Fumo by San Carlo at Selfridges, Birmingham
Go from the West Midlands to Milan in the blink of an eye by taking a trip to Fumo by San Carlo. Emily Bridgewater enjoys La Dolce Vita. . .
Raa Raa! You are! A noisy little lion! Raa Raa! You are! Louder than, them all! In the cubby-buggy – cubby-buggy hear me call!’
This is the song that perpetually goes round and round in my head. It’s that or the theme tune to Baby Jake which, if that’s the case, means I’ve been up since before dawn watching the test cards and waiting for CBeebies to start.
Any parent of young kids will understand these are life’s truly dark moments. What’s worse is that the punishment doesn’t end there because for the rest of the day the theme tune to some daft children’s programme will do consecutive cartwheels in your head.
While my work colleages hum The Weeknd’s latest track, or an Oasis classic they’ve heard on their car radio on the way in, I’m stuck singing Raa Raa, Baby Jake or – even worse – Show Me (those who know, know).
And while I love having my little girl, sometimes I just want to be an adult again. One who doesn’t have spaghetti hoops hanging from an ear and find Lego bricks at the bottom of my tights (ouch!).
I see those T-shirts and greetings cards that say ‘I Can’t Adult Today’ and I feel a pang of envy. How about ‘I Can’t Parent Today’?
If you feel you really can’t parent today then ditch the kids (i.e find a responsible adult to look after them for at least a few hours) and take yourself off to Fumo by San Carlo at Selfridges.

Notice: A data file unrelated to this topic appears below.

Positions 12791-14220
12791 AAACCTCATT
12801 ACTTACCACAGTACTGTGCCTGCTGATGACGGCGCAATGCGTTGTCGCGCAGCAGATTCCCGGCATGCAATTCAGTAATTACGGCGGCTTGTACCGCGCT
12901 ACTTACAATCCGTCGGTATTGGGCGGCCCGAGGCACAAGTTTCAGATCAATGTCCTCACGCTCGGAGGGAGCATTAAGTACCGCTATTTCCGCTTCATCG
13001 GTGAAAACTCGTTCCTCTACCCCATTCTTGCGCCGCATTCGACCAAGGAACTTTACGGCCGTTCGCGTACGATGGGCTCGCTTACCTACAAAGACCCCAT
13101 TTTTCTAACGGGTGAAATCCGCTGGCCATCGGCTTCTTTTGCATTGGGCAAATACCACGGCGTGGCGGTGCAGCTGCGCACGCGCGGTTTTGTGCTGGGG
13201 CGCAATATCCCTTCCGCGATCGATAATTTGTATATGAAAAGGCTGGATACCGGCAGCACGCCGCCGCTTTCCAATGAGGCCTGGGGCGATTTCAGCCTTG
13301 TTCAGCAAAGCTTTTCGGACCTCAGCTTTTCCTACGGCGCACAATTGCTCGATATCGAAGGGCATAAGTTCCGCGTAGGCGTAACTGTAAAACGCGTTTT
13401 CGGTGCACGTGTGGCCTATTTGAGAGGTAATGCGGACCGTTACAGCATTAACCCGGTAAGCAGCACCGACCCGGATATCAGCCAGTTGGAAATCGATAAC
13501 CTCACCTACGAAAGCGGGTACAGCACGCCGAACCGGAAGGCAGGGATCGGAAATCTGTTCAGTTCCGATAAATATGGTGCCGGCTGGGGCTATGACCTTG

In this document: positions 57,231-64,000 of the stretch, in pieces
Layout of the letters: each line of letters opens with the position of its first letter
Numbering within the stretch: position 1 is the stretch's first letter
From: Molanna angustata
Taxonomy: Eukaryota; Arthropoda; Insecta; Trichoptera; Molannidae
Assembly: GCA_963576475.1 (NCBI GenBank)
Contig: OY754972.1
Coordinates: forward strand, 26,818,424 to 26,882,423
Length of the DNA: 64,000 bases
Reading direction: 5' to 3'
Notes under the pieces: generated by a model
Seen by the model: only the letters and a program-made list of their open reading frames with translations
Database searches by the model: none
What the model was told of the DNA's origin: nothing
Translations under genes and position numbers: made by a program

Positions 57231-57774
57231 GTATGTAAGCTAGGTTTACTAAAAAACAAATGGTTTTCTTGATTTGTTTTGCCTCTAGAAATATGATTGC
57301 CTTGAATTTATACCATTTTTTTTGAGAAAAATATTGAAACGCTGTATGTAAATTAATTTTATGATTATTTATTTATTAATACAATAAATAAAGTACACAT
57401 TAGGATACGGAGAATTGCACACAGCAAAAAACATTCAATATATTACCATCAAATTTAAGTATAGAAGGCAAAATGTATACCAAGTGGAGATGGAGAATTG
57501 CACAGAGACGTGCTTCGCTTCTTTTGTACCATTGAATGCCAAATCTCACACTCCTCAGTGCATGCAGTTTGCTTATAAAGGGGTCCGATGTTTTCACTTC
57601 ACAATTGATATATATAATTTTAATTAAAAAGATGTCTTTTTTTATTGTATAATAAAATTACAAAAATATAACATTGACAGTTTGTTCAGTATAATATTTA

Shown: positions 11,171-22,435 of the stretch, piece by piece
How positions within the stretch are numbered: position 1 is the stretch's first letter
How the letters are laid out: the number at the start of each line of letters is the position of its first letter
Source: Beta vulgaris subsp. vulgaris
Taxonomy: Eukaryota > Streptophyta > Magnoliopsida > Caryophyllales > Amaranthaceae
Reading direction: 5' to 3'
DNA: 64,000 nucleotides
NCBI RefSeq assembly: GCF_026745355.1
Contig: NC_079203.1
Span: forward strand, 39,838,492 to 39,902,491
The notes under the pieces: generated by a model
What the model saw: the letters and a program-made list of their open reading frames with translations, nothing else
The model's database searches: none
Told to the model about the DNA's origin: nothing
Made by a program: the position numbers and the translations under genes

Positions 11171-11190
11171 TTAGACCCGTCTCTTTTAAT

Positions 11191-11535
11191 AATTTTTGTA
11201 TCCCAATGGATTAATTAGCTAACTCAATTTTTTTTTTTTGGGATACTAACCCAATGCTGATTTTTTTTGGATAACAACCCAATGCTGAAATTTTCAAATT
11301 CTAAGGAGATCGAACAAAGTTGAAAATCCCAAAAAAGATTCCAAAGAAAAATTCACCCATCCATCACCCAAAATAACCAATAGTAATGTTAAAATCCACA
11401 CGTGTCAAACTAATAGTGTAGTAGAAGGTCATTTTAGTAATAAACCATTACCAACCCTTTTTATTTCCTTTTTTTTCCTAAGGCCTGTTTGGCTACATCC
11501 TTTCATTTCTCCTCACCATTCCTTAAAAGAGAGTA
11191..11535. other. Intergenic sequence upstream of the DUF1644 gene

Here, with its lavish interior and exclusive Champagne bar, playing adult is as easy as ABC. That’s not to say children aren’t allowed; it’s an Italian restaurant where little ones are welcome with open arms and, on this occasion, there were a number of tables occupied by families with youngsters.
Fumo opened in Selfridges last September following a £1 million overhaul. It follows a successful branch of Fumo in Waterloo Street, off St Philips Square, on the other side of the city, while its parent restaurant San Carlo has long been a Brum dining scene stalwart. The space on the top floor of Selfridges used to be The Balcony Bar by Searcys, serving up tasty bites like gourmet burgers and afternoon tea, cocktails and exclusive wines.
However, while The Balcony Bar was very nice, I feel Fumo is a more suitable use of the space, perfect for this high-end department store.
Step through the entrance and arrive in Milan; everything about Fumo feels Italian from the pin-thin sharply-dressed (predominantly Italian) waiters to the ravishing interior resplendent with marble surfaces, dark wood parquet flooring, soft fawn leather chairs and gold accessories.
The menu is centered around Venetian cicchetti – which are medium size dishes, usually shared between friends. Staff recommended we share five or six dishes between two, the only problem being which ones to chose from the extensive menu. As with many places serving little dishes, food arrives from the kitchen when it’s ready rather than altogether.